Persons with albinism face bullying, prejudice and violence in many parts of the world. In certain regions, erroneous beliefs and myths, heavily influenced by superstition, have led to ritual killings, violent attacks and abductions against persons with albinism, including children.
International Albinism Awareness Day, proclaimed by the United Nations in 2014, is an opportunity for all of us to consider the challenges faced by those living with albinism. It is also a day to pay tribute to the dedicated activists who stand for the rights of persons with albinism around the world.
The proclamation of this international day, as well as the appointment of the first ever UN Independent Expert in 2015, are important steps towards increasing attention to this issue and to putting an end to discrimination, stigmatisation and violence against persons with albinism around the world.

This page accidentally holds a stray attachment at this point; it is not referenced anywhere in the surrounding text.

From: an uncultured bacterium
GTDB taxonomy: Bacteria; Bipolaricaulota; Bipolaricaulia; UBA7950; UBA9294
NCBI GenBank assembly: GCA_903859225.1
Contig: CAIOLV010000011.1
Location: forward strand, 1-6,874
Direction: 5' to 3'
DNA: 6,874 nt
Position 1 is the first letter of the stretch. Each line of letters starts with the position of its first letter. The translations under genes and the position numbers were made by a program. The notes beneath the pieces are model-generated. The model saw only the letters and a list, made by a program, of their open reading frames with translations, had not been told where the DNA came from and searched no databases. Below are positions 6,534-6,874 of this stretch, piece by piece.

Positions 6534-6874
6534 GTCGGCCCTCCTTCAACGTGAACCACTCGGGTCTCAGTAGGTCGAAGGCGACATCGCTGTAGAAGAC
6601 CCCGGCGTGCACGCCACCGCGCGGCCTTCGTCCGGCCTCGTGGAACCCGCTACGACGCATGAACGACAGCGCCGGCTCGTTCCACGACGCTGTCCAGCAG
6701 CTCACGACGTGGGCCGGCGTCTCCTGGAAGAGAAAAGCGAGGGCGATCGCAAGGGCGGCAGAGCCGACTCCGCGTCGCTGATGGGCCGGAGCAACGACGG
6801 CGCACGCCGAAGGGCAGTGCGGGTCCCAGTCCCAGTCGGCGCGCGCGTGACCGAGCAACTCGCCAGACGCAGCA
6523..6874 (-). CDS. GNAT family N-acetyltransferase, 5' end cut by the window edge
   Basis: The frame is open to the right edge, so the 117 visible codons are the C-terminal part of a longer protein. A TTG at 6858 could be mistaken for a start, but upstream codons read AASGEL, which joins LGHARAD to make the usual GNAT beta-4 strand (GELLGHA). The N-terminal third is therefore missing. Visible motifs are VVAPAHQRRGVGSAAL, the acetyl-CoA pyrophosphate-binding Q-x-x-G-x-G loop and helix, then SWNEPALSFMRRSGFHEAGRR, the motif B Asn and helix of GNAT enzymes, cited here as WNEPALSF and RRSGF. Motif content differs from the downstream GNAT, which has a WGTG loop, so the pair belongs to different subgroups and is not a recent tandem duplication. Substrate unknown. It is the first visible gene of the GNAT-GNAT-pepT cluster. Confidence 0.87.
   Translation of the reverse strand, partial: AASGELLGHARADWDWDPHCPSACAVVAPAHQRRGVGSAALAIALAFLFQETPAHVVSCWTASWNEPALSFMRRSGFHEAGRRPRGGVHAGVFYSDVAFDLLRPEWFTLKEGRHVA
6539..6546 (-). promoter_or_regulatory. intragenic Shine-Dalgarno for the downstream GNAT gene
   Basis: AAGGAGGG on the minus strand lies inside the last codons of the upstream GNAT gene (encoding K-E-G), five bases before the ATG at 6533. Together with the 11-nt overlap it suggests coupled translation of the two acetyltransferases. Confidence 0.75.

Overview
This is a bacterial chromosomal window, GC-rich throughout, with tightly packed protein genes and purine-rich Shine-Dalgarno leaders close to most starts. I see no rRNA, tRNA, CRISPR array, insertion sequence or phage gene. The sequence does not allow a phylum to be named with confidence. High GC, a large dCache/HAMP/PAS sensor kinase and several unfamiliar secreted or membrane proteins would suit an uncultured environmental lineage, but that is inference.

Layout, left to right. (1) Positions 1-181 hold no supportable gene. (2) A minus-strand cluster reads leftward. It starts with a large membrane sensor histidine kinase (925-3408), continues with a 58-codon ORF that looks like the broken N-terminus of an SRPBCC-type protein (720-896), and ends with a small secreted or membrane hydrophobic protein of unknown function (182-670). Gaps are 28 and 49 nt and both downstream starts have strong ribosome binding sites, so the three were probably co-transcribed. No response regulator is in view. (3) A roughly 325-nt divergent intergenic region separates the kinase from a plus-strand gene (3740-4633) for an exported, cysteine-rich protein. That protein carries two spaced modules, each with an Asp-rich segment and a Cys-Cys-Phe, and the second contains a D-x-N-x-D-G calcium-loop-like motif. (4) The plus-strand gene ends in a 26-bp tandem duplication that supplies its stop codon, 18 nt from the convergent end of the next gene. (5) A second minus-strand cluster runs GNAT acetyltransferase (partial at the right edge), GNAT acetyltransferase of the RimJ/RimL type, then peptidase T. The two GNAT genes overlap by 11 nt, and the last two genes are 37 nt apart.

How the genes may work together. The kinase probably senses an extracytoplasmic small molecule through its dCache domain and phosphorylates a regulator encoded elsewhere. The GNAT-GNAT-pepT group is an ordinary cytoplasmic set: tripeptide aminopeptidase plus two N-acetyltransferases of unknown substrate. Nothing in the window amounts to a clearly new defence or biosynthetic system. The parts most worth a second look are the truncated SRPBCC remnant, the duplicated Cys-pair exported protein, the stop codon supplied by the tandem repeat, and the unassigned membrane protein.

Much more needs to be done. All possible measures need to be taken to provide greater protection to persons with albinism at risk, to investigate crimes committed on this basis and to end the cycle of impunity of perpetrators. Comprehensive strategies to eradicate discriminatory practices and to ensure that persons with albinism have adequate access to health care, social services, employment and education need to be adopted.
The European Union will continue to support this work so that persons with albinism can live in dignity, free from violence and discrimination.